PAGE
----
March 8 is the big day for the Republicans.  Besides the primaries in Michigan and Mississippi, they will have a caucus in Hawaii and a primary in Idaho.  Both Idaho and Michigan allocate all of their delegates (32 in Idaho, 59 in Michigan) by the state-wide result.  Idaho uses a 20% threshold to qualify for delegates, and Michigan uses a 15% threshold.  If a candidate reaches 50% in either state, they win all of that state’s delegates.  Mississippi awards three delegates in each of the congressional district (using the same 2-1 split as many of the other southern states unless a candidate gets to 50% of the vote in which case that candidate gets all of the delegates).  For the twenty-eight at-large delegates, Mississippi uses a 15% threshold with apparently no winner-take-all provision.  The Hawaii caucuses are a little like the Kansas caucuses — delegates are awarded by congressional district with delegates rounded up to the next whole number for both state-wide and district delegates.  There is one twist, however, before calculating delegates, the candidates percentage is rounded up to the next whole number (thus 33.1% becomes 34% which at the congressional level is 1.02 delegates rounded up to 2 delegates, all but guaranteeing a 2-1 split given only four candidates left).

On Saturday, Republicans in D.C. (nineteen delegates) will caucus.  D.C. has a 15% threshold and become winner-take-all if anybody gets 50%.  Finally Wyoming will hold its county conventions.  As discussed last week, twenty-two of Wyoming’s counties are paired up with the counties alternating which of the two gets a delegate and which gets an alternate to the national convention.  The last county, Laramie, gets to elect both a delegate and an alternate.  Thus, twelve national convention delegates will be elected on Saturday.  (The remaining fourteen will be elected in April at the state convention.)  Candidates for delegate must declare their presidential preference, and they are bound to that preference at the national convention.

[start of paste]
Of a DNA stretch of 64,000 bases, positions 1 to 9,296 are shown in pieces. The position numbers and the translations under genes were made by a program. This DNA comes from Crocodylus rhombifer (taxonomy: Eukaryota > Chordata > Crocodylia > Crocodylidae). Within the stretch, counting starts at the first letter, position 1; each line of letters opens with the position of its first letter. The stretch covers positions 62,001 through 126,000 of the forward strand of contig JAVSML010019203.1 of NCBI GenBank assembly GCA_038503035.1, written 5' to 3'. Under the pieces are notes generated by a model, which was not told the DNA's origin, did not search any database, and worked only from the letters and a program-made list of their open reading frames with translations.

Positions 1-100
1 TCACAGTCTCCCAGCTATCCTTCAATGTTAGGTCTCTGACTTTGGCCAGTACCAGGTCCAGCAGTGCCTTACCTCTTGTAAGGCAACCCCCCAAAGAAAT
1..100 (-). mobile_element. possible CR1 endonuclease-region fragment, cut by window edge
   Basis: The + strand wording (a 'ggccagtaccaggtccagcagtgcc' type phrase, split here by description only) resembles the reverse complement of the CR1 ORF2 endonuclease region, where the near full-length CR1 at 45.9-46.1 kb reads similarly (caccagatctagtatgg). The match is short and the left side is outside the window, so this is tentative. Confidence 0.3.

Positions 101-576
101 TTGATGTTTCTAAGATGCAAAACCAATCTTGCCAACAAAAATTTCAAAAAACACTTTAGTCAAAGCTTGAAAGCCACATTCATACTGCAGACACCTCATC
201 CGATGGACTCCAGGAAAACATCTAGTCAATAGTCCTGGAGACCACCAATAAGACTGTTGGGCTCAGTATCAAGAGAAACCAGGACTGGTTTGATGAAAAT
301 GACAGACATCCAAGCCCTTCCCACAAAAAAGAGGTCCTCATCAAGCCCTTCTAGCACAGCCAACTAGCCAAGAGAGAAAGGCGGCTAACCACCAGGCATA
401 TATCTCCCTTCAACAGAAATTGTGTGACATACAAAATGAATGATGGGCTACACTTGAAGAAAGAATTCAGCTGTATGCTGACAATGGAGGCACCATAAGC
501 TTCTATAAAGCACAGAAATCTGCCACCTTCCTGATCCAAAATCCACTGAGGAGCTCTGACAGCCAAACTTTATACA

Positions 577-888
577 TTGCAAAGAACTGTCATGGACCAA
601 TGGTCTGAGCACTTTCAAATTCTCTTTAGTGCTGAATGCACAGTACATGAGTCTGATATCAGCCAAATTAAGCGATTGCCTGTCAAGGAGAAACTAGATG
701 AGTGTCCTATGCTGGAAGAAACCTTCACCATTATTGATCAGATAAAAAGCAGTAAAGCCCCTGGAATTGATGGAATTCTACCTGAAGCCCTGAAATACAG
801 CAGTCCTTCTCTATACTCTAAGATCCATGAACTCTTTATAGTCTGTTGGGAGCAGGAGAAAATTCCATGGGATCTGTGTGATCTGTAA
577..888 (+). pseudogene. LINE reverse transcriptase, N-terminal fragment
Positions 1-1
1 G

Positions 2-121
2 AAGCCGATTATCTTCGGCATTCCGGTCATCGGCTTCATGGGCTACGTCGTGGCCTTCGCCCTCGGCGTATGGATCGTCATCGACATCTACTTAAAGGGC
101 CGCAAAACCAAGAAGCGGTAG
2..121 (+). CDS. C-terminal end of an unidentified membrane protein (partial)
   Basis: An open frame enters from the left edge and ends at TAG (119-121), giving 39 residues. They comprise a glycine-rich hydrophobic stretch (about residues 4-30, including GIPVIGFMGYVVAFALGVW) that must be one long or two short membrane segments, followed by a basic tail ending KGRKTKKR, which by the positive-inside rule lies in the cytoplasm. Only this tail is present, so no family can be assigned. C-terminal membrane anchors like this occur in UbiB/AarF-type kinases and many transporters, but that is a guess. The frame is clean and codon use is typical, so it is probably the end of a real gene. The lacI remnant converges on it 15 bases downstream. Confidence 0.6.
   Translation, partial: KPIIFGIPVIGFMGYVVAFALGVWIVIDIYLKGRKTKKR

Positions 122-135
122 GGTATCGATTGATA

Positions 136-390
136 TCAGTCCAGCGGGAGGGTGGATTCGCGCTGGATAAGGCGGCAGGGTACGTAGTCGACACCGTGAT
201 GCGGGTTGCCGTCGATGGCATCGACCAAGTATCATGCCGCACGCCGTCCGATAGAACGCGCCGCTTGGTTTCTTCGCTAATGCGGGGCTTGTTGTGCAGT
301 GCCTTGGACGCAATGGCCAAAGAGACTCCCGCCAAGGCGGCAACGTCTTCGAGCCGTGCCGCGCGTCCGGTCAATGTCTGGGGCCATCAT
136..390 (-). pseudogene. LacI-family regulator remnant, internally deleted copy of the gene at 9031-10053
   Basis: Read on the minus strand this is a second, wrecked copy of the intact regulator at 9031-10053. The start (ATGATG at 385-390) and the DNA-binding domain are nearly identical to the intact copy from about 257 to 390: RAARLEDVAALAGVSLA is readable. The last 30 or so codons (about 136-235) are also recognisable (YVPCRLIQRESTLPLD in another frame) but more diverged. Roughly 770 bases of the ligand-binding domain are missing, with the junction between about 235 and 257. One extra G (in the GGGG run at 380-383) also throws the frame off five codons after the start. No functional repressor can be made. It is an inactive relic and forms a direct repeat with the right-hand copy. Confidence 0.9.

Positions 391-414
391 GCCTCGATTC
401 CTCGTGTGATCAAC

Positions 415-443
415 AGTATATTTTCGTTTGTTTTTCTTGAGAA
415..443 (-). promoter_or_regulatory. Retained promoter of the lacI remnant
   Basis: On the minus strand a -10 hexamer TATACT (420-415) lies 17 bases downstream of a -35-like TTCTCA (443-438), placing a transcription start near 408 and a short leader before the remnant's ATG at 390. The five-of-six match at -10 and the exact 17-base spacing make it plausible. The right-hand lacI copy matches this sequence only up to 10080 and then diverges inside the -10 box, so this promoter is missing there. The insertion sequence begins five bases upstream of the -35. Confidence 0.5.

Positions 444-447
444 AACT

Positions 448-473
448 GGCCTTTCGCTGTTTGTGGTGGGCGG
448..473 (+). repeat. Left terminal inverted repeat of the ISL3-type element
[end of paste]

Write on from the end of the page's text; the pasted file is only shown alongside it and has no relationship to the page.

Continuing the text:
On the Republican side, this week is the last week of the two week-window in which states have to use some form of proportional allocation.  However, the 2-1 split used by many states for congressional district delegates still allows candidates to build up large delegate totals in the states that they win (e.g. Senator Cruz in Texas, Donald Trump in Georgia).  The large threshold (20% in some states) also increases the delegate haul for the winner when the third-placed candidate barely misses qualifying.  With the race being down to four candidates, the question remains can Senator Rubio and Governor Kasich find areas where they can win (especially when some states become winner-take-all or winner-take most) or get a significant delegate haul.    If they can’t, this race may be a two-candidate race between evil and eviler by the end of March.  That outcome might favor Senator Cruz.  So far, even when he wins, Trump is struggling to get above 35% — a number good enough for first in a four-way race, but a landslide loss in a two-way race.  The Republican establishment could live with a four-way race as long as each the non-Trump candidates can focus on the states that they can win and avoid splitting the vote in a way that allows Trump to sneak by with a narrow win.